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UPDATE 2-Life insurers easily beat 1st-quarter estimates
May 4, 2011 / 8:19 PM / 6 years ago

UPDATE 2-Life insurers easily beat 1st-quarter estimates

* MetLife Q1 oper EPS $1.33 vs Wall Street’s $1.26

* Prudential Q1 oper EPS $1.69, vs analysts’ $1.48

* Japanese impact relatively small (Adds details from financial results)

NEW YORK, May 4 (Reuters) - The two largest U.S. life insurers reported stronger profits on Wednesday, as rising investment income and record annuity sales offset the still-developing impact from the Japanese earthquake.

Both MetLife Inc (MET.N) and Prudential Financial Inc (PRU.N) beat analysts’ expectations handily. MetLife’s annuity sales rose 34 percent from a year earlier, while Prudential’s net annuity sales were also about one-third higher.

International operations also stood out for both businesses, as MetLife continued to integrate the international insurer Alico and Prudential started to recognize results from Star and Edison. All of those businesses were recently acquired from insurer AIG (AIG.N).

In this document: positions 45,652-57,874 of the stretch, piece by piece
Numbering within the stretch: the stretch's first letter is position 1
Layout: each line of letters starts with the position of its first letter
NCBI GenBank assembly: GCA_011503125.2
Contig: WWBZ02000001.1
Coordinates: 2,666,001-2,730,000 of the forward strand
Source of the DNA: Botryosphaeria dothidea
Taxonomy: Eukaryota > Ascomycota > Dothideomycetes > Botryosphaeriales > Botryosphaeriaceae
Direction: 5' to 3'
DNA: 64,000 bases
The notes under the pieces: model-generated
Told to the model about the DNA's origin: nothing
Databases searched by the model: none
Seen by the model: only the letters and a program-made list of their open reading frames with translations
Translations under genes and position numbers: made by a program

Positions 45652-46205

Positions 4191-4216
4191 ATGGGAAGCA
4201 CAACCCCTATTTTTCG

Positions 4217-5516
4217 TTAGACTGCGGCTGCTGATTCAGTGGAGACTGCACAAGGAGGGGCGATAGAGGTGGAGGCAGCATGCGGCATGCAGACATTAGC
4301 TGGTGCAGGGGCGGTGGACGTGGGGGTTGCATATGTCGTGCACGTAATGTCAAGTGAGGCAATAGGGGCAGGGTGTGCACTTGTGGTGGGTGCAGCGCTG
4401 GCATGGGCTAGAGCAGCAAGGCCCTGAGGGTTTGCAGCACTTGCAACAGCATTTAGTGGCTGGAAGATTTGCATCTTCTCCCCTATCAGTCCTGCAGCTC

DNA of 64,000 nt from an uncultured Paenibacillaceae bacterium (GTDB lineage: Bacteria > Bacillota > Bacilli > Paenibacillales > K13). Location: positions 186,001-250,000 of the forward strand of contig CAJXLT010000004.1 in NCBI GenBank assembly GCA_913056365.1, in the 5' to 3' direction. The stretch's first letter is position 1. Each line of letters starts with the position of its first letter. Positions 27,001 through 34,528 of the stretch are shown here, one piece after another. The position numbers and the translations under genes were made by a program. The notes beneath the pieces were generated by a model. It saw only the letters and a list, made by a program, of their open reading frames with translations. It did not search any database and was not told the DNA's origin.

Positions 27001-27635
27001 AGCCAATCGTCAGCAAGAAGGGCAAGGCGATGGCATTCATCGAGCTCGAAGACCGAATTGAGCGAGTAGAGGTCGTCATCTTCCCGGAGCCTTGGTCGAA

MetLife reported a net profit of $830 million, or 78 cents per share, compared with a year-earlier profit of $805 million, or 97 cents per share. Even though net profit rose, earnings per share fell due to a sharp rise in shares outstanding.

Excluding investment gains and losses, operating earnings of $1.33 beat the $1.26 per share expected, on average, by analysts, according to Thomson Reuters I/B/E/S.

Prudential reported a net profit of $589 million, or $1.20 per share, compared with a year-earlier profit of $536 million, or $1.15 per share. Operating earnings of $1.69 per share beat Wall Street’s estimate of $1.48.

MetLife and Prudential were considered two of the most exposed U.S. insurers to the March 11 Japan disaster, but they said any impact has been relatively small.

MetLife forecast second-quarter costs related to the quake of $45 million to $65 million, while Prudential took a $19 million charge in the first quarter and anticipated another of $55 million in the second quarter.

That pales in both cases to the charges reported by similarly large property and casualty insurers, which have run into the hundreds of millions of dollars or more. (Reporting by Ben Berkowitz; Editing by Andre Grenon and Steve Orlofsky)

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